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Wakerley and Yuki1 report the wide heterogeneity of the clinical spectrum of Guillain–Barré syndrome (GBS), highlighting atypical presentations and reviewing the differential diagnoses. The approach is practical and their intent is to facilitate early diagnosis and treatment without relying on laboratory and electrophysiological findings. It is nearly 100 years since the description of GBS, the recognition of its numerous variants and subtypes is just part of its continuously evolving and fascinating history.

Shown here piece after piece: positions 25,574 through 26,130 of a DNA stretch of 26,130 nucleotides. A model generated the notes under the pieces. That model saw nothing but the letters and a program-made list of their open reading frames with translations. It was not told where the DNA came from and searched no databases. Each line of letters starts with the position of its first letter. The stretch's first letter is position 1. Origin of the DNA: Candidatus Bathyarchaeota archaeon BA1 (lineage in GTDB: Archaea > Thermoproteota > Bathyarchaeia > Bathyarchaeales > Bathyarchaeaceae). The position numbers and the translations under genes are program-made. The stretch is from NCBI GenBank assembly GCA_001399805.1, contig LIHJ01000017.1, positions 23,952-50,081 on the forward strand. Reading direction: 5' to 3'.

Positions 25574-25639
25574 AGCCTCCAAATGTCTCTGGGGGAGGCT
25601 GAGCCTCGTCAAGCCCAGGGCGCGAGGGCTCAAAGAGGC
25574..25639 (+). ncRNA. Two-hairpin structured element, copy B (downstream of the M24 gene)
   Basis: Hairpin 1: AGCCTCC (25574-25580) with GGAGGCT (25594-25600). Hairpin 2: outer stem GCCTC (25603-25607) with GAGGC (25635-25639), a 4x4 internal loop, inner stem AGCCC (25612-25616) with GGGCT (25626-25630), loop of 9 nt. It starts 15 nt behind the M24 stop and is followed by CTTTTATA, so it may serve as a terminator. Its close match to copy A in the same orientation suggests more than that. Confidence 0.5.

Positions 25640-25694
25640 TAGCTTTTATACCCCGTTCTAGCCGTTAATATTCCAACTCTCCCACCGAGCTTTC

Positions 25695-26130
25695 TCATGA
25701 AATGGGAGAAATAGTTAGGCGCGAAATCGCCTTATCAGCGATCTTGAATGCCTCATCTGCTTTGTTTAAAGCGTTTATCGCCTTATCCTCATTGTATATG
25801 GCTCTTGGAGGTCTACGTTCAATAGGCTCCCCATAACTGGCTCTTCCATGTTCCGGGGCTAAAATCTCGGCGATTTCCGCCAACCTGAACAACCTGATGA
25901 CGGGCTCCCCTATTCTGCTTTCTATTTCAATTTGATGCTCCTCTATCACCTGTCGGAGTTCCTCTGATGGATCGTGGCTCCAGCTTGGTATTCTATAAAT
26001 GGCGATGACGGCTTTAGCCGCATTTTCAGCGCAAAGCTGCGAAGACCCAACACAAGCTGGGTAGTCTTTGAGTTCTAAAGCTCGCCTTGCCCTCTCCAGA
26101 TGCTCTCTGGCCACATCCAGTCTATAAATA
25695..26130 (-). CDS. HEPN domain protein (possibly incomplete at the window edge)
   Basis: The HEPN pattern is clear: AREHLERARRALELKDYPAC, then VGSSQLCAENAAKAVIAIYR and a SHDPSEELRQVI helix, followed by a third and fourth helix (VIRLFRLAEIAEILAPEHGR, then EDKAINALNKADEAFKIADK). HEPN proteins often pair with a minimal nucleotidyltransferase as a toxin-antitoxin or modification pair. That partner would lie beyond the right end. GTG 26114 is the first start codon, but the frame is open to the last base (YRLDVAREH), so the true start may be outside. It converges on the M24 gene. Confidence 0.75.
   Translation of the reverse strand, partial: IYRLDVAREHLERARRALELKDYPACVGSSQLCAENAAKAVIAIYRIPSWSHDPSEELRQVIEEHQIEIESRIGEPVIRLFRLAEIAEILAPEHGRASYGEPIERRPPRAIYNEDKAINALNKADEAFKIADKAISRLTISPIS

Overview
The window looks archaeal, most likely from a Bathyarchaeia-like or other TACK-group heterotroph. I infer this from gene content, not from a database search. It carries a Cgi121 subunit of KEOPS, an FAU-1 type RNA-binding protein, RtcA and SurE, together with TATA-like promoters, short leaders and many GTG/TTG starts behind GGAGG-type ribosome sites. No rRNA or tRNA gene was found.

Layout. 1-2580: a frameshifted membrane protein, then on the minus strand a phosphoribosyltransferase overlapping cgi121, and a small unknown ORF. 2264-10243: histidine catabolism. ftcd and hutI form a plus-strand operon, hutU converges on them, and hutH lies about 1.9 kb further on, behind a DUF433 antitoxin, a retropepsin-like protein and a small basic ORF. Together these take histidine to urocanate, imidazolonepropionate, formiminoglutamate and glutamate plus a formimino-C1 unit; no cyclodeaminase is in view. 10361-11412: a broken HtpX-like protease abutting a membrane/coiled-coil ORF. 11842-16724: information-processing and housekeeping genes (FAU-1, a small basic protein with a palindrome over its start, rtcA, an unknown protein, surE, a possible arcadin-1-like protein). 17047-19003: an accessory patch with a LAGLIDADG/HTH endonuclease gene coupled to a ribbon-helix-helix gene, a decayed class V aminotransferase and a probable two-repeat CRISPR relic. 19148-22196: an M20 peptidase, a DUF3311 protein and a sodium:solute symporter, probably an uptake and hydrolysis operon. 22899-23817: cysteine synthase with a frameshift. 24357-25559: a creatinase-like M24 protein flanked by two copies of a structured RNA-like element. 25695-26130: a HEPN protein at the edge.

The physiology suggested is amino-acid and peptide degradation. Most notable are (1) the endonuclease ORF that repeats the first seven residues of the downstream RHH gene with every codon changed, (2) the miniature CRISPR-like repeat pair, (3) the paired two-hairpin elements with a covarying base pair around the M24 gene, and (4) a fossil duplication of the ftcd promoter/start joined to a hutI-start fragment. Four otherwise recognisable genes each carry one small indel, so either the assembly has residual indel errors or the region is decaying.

GBS has long been considered synonymous with acute inflammatory demyelinating polyradiculoneuropathy (AIDP); the characteristic electrophysiological correlates of demyelination were described from the 1960s. For years, the electrodiagnosis of GBS was considered relatively easy but with time it has become increasingly complicated. In the 1990s, GBS was recognised to include two primary axonal subtypes: acute motor axonal neuropathy (AMAN) and acute motor and sensory axonal neuropathy (AMSAN), both associated with antecedent Campylobacter jejuni infection and autoantibodies to gangliosides.
AIDP, AMAN and AMSAN are difficult …
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